The study aims to achieve the following:
- Estimate the prevalence of adolescents’ mental health problems to guide the planning of prevention and treatment services.
- Describe the development of adolescents’ across dimensions of continuity and coherence.
- Provide accurate information for policy makers to aid in decision-making.
- Increase awareness amongst the general population to combat stigmatisation.
- Build a study cohort in which future in-depth studies can be made possible (from 2020 onwards), in order to:
i) Examine mental health development patterns over time through longitudinal studies and annual follow-ups of subsamples.
ii) Investigate underlying mechanisms of certain disorders, such as the risk and protective factors in developing depressed mood and suicidal ideation; hormonal changes related to the various disorders etc.
iii) Develop interventions, such as those aimed at building emotional resilience
The study will comprise of 3 stages.
Stage 0: Approach
- Through MOE, 12,000 10- to 18-year old students will be randomly approached to participate in the study
Stage 1: Screening
- Participants, their parents, and teachers will complete multiple questionnaires relating to mental health and resilience respectively
Stage 2: Interview
- Selected participants will be contacted for a follow-up interview together with their parents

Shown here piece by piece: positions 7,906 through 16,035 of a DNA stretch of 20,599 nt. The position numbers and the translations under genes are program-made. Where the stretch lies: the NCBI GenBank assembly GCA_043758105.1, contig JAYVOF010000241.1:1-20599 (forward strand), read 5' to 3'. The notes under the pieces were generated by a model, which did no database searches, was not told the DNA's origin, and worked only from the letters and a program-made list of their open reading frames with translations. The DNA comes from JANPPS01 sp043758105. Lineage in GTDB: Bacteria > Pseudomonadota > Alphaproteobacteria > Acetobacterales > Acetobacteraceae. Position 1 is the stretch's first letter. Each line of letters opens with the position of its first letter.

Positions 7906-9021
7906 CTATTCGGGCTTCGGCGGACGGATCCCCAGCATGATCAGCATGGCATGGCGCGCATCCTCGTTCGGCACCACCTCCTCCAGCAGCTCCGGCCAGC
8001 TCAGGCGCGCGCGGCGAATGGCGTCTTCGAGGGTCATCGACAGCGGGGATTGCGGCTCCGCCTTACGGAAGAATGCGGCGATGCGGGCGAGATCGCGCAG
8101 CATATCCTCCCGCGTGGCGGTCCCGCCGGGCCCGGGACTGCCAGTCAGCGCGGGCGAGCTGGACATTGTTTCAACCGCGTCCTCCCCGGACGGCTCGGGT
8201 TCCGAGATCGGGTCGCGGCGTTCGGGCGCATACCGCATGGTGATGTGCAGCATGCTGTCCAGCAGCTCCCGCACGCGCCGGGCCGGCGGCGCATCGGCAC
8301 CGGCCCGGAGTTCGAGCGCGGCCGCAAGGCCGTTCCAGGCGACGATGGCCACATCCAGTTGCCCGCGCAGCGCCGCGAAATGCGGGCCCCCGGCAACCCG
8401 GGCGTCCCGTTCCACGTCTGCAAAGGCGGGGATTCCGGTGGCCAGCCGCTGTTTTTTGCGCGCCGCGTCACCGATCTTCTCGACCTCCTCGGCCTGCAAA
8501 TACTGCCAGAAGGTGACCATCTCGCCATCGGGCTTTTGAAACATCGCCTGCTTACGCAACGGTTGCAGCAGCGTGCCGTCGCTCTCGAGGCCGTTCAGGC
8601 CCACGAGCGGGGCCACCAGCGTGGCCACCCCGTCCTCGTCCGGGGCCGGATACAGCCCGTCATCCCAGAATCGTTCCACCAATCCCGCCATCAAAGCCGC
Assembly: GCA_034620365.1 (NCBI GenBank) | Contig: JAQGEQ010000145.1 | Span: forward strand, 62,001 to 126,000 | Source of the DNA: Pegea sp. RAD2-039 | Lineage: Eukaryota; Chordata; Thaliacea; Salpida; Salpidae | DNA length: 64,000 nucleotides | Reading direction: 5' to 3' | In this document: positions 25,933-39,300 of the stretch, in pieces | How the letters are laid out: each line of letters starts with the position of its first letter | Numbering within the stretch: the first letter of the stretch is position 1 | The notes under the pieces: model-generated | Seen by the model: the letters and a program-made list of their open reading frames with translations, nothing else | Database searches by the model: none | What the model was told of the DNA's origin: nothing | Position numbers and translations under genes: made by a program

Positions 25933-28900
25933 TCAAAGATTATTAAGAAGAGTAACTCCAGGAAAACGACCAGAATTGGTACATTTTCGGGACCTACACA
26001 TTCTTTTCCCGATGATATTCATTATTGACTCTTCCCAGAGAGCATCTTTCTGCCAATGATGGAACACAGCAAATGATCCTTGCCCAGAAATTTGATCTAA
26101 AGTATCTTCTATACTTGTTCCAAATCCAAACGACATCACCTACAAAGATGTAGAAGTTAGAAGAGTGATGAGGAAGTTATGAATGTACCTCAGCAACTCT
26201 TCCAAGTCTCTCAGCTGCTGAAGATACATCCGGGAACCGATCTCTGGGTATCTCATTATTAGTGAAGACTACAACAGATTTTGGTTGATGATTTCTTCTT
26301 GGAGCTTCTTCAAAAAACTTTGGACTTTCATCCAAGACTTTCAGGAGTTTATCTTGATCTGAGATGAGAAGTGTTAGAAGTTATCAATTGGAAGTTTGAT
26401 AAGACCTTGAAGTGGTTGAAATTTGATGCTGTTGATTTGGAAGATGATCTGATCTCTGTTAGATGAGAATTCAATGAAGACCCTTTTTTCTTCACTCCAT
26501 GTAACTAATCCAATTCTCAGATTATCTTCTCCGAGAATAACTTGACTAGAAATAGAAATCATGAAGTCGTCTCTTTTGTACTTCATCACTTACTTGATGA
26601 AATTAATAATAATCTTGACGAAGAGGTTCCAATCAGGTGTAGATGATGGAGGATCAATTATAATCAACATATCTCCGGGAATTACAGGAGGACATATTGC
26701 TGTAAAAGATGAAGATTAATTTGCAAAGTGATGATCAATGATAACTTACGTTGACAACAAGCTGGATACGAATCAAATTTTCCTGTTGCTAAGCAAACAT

Why should I participate?
Your participation in the Singapore YEAR study will help to inform early intervention and preventive programmes. This will benefit future cohorts of adolescents who might be at-risk of developing mental ill-health.
Participation in the screening conducted by the YEAR study team will also allow for identification of students who might be struggling with stress or are at relatively high risk for developing mental health disorders by the pastoral team within the respective schools. In the event the screening raises concerns about the child’s health, parents will be notified by phone or email and their child will be referred to the pastoral care team within the school for further assessment.
What is resilience?
Resilience, also known as emotional resilience, is a dynamic process. It changes depending on the moment and situation. Resilience is defined by an individual’s characteristics (character, beliefs and experiences) and the context. Moreover, it is the interaction between biology and environment that builds a student’s ability to cope with adversity and to overcome threats to healthy development.
Resilience is a life skill that all teachers should focus on imparting throughout their students' education. To place an emphasis on resilience in the classroom is to realize that nurturing individuals who are able to respond to challenges and setbacks is an important educational outcome.
Additionally, resilient students are open to learning because they:
i) believe they can learn
ii) are receptive to assistance
iii) are comfortable with the rate at which they learn concepts
Resilient students see learning as a pursuit of knowledge and value motivation and effort as much as one’s breadth and depth of knowledge. When students do not have these attitudes about learning, they should be encouraged to be confident and "keep trying" and be taught about resilience and perseverance.